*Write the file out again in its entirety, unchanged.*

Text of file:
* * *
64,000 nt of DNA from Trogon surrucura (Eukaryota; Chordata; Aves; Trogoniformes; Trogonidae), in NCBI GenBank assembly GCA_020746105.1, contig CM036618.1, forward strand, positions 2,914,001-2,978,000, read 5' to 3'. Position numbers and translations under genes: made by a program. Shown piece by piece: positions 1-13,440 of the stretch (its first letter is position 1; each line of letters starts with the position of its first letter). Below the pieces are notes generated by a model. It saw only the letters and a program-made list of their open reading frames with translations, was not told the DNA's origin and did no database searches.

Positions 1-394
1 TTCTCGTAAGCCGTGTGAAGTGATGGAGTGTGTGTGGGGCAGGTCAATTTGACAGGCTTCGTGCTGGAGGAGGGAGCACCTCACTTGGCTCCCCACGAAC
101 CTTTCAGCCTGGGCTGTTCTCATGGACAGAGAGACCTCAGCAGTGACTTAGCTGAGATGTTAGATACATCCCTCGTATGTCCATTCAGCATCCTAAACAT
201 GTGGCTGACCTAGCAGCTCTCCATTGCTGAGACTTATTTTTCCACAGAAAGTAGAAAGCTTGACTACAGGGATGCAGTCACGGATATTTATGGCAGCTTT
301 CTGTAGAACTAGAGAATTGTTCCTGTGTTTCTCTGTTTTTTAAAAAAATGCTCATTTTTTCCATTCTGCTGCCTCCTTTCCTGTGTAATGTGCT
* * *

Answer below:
64,000 nt of DNA from Trogon surrucura (Eukaryota; Chordata; Aves; Trogoniformes; Trogonidae), in NCBI GenBank assembly GCA_020746105.1, contig CM036618.1, forward strand, positions 2,914,001-2,978,000, read 5' to 3'. Position numbers and translations under genes: made by a program. Shown piece by piece: positions 1-13,440 of the stretch (its first letter is position 1; each line of letters starts with the position of its first letter). Below the pieces are notes generated by a model. It saw only the letters and a program-made list of their open reading frames with translations, was not told the DNA's origin and did no database searches.

Positions 1-394
1 TTCTCGTAAGCCGTGTGAAGTGATGGAGTGTGTGTGGGGCAGGTCAATTTGACAGGCTTCGTGCTGGAGGAGGGAGCACCTCACTTGGCTCCCCACGAAC
101 CTTTCAGCCTGGGCTGTTCTCATGGACAGAGAGACCTCAGCAGTGACTTAGCTGAGATGTTAGATACATCCCTCGTATGTCCATTCAGCATCCTAAACAT
201 GTGGCTGACCTAGCAGCTCTCCATTGCTGAGACTTATTTTTCCACAGAAAGTAGAAAGCTTGACTACAGGGATGCAGTCACGGATATTTATGGCAGCTTT
301 CTGTAGAACTAGAGAATTGTTCCTGTGTTTCTCTGTTTTTTAAAAAAATGCTCATTTTTTCCATTCTGCTGCCTCCTTTCCTGTGTAATGTGCT